I suspect that over the course of one's career a PI becomes less involved with the personal lives of their grad students. In the beginning, one works fairly closely with the students in the lab because the lab is small and everyone must pitch in to get a new lab up and running. I think that this fosters a closer relationship between all lab members because the structure of the group less defined. Once the lab grows, a hierarchy has to be established and the PI (in most cases) spends less day-to-day time with the trainees and therefore gets to know them less personally than professionally.
However, as a new PI, I do know quite a bit about the personal lives of my students. I have spent time traveling with them, shared hotel rooms and many meals with them as well as countless hours in the lab and in my office, going over experiments and troubleshooting things. My students have been to my house for dinner with my family. In those circumstances, you get to know people. You find out about their lives, just as they find out about mine. I think the trick is figuring out the boundary between know about the personal lives of your students and being involved in said lives. It's a trickier distinction than it looks, as I have recently found out when one of my students had something of significance happen in their lives. I'm not the kind of person who tells someone to go to counseling services when they come into my office in tears, it's just not how I roll. At the same time, I'm only willing to advise on personal matters in a very limited sense - as in let someone know if they are doing something totally irrational, but that's about it.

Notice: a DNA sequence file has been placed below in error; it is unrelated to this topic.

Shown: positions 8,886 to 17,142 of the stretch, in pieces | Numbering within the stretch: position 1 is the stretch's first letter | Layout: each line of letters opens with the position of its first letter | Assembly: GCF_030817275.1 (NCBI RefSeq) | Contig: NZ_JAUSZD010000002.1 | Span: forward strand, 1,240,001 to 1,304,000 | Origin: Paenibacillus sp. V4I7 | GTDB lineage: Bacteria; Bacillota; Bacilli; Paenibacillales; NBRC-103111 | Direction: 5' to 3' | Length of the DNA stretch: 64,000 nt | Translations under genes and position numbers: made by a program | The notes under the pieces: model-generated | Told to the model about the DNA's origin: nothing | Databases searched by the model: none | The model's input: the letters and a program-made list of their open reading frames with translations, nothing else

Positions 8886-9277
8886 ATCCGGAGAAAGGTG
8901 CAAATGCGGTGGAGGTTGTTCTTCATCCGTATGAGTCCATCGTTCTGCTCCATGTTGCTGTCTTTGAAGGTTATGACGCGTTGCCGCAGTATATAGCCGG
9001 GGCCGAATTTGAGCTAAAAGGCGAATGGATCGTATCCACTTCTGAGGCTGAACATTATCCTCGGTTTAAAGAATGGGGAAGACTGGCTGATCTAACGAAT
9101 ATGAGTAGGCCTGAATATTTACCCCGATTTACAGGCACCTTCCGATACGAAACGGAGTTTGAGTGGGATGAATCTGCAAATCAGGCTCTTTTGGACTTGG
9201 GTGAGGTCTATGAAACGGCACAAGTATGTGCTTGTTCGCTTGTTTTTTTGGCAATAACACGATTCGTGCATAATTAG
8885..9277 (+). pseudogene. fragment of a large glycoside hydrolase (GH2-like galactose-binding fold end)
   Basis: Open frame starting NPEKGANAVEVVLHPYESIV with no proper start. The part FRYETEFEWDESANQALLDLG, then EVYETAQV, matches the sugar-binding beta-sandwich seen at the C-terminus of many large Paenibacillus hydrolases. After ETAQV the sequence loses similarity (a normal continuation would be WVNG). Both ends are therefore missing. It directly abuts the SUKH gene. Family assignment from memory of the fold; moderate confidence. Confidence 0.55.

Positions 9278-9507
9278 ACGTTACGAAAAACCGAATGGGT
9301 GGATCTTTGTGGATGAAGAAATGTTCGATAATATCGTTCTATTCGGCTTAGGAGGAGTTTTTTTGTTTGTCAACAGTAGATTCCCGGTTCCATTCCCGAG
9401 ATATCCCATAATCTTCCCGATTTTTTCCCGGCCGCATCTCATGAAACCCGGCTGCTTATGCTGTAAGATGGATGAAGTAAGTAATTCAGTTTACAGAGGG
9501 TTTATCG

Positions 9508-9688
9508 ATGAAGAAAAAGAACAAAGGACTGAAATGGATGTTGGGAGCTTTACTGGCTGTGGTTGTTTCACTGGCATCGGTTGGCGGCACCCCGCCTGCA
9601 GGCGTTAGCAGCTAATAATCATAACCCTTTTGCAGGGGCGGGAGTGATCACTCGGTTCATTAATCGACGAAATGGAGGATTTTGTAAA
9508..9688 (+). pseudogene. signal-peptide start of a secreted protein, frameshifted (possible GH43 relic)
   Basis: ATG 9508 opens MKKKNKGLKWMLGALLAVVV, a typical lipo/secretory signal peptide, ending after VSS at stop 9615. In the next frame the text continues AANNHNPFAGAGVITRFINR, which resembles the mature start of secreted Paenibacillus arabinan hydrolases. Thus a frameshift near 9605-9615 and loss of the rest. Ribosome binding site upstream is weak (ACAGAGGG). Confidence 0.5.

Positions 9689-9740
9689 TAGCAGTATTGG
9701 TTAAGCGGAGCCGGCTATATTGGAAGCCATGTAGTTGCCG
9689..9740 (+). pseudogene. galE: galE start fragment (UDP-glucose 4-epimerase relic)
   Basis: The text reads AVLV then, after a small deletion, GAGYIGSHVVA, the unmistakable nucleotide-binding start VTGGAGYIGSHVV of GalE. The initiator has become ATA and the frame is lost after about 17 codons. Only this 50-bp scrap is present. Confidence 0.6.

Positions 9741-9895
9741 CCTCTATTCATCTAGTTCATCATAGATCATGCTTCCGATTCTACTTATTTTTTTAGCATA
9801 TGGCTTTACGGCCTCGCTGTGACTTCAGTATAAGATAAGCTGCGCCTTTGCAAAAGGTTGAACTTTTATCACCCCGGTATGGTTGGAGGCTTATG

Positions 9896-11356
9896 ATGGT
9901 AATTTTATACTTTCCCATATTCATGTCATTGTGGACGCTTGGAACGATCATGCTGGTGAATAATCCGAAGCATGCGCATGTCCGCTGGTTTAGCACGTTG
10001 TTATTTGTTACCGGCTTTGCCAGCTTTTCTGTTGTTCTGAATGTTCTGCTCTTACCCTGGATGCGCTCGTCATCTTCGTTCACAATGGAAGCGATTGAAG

So far the strategy I've taken is being supportive in ways I can, listen if the person needs to talk and encourage them to work on things that will serve as a good distraction but that aren't particularly demanding of a distracted mind. More established PIs may scoff at the notion of taking the time to address personal matters of grad students, but for me I would rather know there is an issue and help the person along than wonder why someone hasn't progressed in a month. Perhaps my view on this will change over time, but with a small group it seems like a good investment to ensure that personal set backs are addressed in a reasonable way so we can all move forward rather than have one person sink into an abyss and take their project with them.